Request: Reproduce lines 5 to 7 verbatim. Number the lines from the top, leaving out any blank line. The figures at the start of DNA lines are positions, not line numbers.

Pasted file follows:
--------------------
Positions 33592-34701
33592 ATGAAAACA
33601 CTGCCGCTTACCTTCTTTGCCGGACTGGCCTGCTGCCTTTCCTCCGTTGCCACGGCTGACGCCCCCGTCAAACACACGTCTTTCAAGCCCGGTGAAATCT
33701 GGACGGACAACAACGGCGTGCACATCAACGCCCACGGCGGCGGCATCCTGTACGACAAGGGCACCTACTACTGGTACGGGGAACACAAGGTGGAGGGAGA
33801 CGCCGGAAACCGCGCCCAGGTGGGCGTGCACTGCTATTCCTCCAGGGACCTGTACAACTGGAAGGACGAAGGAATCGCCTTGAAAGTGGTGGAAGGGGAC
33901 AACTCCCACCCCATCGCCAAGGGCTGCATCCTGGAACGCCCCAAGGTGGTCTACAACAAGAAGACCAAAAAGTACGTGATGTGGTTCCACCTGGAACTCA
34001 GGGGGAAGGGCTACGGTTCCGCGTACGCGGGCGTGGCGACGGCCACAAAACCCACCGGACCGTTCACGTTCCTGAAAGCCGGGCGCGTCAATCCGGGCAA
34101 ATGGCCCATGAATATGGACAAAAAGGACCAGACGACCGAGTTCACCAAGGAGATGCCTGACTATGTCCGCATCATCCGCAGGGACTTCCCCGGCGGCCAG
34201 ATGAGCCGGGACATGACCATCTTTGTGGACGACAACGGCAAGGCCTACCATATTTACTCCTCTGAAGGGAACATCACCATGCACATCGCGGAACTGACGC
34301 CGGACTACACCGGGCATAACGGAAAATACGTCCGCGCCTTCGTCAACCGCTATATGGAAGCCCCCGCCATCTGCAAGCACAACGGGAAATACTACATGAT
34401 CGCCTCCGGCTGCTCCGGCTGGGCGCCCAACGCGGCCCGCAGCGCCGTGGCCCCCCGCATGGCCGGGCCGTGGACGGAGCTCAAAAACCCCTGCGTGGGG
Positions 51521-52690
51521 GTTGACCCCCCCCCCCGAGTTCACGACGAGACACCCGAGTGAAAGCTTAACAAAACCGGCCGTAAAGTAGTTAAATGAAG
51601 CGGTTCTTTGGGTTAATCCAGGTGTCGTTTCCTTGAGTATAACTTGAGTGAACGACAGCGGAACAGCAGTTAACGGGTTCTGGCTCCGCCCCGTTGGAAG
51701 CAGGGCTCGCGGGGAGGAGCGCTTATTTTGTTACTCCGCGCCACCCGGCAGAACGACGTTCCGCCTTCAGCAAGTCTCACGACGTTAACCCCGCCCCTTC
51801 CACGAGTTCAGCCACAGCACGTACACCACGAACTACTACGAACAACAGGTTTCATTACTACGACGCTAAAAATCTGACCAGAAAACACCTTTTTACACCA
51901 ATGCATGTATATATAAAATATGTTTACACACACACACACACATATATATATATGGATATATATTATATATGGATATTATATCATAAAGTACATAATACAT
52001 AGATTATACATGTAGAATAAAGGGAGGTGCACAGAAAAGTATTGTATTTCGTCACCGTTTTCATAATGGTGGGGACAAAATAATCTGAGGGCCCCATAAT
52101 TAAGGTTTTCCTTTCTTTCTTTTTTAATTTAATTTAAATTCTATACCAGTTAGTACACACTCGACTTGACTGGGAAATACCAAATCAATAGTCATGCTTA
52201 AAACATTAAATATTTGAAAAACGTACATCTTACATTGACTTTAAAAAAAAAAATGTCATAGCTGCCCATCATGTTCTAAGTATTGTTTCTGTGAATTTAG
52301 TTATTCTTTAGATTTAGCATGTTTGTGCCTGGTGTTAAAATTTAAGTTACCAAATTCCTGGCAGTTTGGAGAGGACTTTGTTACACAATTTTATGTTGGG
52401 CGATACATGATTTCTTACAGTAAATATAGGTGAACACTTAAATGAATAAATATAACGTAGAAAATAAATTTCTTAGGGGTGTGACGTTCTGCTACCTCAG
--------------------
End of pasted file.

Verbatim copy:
33801 CGCCGGAAACCGCGCCCAGGTGGGCGTGCACTGCTATTCCTCCAGGGACCTGTACAACTGGAAGGACGAAGGAATCGCCTTGAAAGTGGTGGAAGGGGAC
33901 AACTCCCACCCCATCGCCAAGGGCTGCATCCTGGAACGCCCCAAGGTGGTCTACAACAAGAAGACCAAAAAGTACGTGATGTGGTTCCACCTGGAACTCA
34001 GGGGGAAGGGCTACGGTTCCGCGTACGCGGGCGTGGCGACGGCCACAAAACCCACCGGACCGTTCACGTTCCTGAAAGCCGGGCGCGTCAATCCGGGCAA